As his memoir is published, documentary maker Louis Theroux talks to Luke Rix-Standing about Jimmy Savile, gratitude, keeping his cool and being on both sides of the lens.
To this day Louis Theroux admits he liked the Jimmy Savile he met.
He famously filmed a documentary with the Leeds-born disgraced television presenter before the serial predator was unmasked.
He’s struggled with his failure to see through the charade, and found it hard to answer the resulting, sometimes pointed questions.
“A couple of police forces asked me questions,” he recalls, “but the director and producer tended not to be asked, which seemed odd as they’re as involved as I am. Even within the industry, I think people think I’m more of an auteur than I am.”
There have been times that his programmes have hurled him into the middle of a story - as a subject rather than a chronicler.
Does he dislike being interviewed? He pauses. “As I’ve grown older, I’ve worried less about being the subject of journalism. You have to be grateful for interest people take in what you do.”
After 25 years spent documenting the lives of others, Theroux has now produced something focused on himself.
His new memoir, Gotta Get Theroux This, is a candid and surprisingly personal read from someone often on the outside looking in, detailing his exploits from cradle to the 2019 BAFTAs.
Theroux’s open secret is that he’s pretty much the same off camera as on. The courtesy, the considered yet slightly stuttering delivery, the genuine interest in both his interviewees and his interviewers.
“I don’t really know what people think about me,” says Theroux, 49. “But they have definitely thought that my persona was more of a persona than it is. I’m more or less who you see on camera.”
Where once his programmes were sly-winking segments on swingers, UFO sightings and survivalists, the modern Theroux explores eating disorders, postpartum psychosis and postnatal depression.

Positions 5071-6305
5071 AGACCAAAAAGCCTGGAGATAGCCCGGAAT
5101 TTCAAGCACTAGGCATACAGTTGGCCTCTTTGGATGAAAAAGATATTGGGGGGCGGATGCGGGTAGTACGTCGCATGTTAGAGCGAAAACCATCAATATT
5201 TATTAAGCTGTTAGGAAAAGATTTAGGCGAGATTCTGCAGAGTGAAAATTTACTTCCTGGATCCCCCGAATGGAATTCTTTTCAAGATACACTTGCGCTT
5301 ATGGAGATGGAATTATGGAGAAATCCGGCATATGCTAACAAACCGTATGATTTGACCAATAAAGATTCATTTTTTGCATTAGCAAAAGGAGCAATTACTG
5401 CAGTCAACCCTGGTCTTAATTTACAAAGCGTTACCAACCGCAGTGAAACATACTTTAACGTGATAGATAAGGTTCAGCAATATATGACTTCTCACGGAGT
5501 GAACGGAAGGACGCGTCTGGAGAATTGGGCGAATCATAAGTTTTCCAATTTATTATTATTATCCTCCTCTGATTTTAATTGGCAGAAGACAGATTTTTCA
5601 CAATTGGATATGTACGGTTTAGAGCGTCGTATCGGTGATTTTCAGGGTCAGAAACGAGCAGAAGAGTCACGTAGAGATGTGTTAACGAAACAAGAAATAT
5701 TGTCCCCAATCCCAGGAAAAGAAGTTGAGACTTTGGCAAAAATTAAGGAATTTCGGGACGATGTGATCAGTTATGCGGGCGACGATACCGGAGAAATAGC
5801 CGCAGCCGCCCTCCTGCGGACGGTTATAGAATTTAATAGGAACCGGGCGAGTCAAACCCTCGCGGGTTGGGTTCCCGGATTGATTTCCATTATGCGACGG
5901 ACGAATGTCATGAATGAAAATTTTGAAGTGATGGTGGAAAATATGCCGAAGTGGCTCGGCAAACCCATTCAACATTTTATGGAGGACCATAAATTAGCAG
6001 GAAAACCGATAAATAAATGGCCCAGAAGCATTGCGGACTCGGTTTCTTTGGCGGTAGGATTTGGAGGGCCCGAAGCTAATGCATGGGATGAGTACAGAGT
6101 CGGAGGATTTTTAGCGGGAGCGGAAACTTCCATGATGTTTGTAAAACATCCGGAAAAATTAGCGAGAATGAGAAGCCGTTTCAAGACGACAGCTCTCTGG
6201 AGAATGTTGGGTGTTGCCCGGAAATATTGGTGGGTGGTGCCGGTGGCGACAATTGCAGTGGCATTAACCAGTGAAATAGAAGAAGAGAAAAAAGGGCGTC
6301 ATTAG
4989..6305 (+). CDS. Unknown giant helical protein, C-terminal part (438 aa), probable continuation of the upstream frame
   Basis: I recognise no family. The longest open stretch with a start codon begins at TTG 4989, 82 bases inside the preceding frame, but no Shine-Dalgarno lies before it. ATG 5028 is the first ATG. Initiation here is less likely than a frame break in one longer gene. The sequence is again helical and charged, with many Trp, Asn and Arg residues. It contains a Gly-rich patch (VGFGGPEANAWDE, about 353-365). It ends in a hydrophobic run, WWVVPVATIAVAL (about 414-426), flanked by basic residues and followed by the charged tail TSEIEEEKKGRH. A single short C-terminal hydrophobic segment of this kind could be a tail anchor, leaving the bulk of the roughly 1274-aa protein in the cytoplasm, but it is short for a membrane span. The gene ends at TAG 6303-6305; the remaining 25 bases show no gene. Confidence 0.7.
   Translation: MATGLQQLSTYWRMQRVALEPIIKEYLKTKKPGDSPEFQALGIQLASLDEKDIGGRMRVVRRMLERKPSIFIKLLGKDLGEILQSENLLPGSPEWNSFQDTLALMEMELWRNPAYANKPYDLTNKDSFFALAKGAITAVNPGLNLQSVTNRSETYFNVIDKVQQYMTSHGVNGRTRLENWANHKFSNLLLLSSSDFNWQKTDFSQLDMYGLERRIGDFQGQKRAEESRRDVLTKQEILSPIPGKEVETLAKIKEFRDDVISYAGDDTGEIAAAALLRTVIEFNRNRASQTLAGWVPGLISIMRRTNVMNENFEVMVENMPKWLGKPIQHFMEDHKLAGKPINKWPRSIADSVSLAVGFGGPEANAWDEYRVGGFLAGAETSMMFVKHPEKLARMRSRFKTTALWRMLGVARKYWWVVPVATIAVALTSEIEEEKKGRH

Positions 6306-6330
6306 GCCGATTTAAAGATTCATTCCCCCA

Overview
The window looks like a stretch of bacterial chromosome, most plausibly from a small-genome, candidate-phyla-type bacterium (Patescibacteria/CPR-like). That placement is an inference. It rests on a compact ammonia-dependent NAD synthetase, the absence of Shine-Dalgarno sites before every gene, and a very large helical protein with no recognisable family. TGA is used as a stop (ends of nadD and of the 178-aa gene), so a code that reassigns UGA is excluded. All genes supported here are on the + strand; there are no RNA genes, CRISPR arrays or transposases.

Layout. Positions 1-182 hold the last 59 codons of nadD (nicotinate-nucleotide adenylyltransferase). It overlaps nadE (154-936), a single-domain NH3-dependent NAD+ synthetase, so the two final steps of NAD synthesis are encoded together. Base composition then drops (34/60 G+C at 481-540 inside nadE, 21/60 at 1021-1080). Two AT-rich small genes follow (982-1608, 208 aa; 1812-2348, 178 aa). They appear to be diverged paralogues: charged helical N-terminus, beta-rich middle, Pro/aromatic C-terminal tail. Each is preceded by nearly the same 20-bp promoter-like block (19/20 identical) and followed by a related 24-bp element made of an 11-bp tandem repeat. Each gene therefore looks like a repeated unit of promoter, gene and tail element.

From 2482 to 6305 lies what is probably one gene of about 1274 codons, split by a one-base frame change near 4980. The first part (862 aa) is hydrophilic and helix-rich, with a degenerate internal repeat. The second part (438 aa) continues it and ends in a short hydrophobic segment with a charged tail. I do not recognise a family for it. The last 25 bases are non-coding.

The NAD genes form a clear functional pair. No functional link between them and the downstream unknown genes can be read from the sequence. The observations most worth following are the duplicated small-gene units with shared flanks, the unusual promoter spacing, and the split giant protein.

He views his work quite straightforwardly: “I find a subject that interests me - something complicated, stressful, or baffling - then I figure out what’s going on. In one sense, there’s not much more to it than that.”
From the outside, his nerves seem made from the stuff they put on armoured trucks, but beneath the inscrutable demeanour he insists he’s rather thin-skinned. “It’s one of my weaknesses,” he says, almost apologetically. “If I read a bad review, I tend to mind.”
At the heart of Theroux’s work lies a ravenous appetite for storytelling. He got his start on the Michael Moore-led satirical news show TV Nation in the mid-Nineties, tasked with covering offbeat social issues through a mixture of gonzo journalism and comedy.
“When I look back, I see enormous good fortune,” he says. “I had virtually no qualifications and no reasonable right to expect to be hired.”
He’s now his own brand, based partly on an often wince-inducing willingness to throw himself headlong into the worlds he investigates.
“A level of discomfort can be quite positive,” he says cheerfully. “When I was making a programme about wrestlers, they took against some of my questions and pushed me so hard in training, I threw up.
“As awful as it was, they did me a huge favour - the real punishment would have been to cancel our filming and revoke our access. It was a positive experience, in a way.”
These hard times have never yet threatened life or limb, but he’s braved the slums of Johannesburg, the gangs of Lagos, and several of America’s most notorious jails in the line of work.
For Theroux, it’s worth every second: “I love doing my job. I love telling stories the way we tell them, and getting to know people quickly in an intimate way.”
Gotta Get Theroux This by Louis Theroux is published by Pan Macmillan, priced £20. Available now.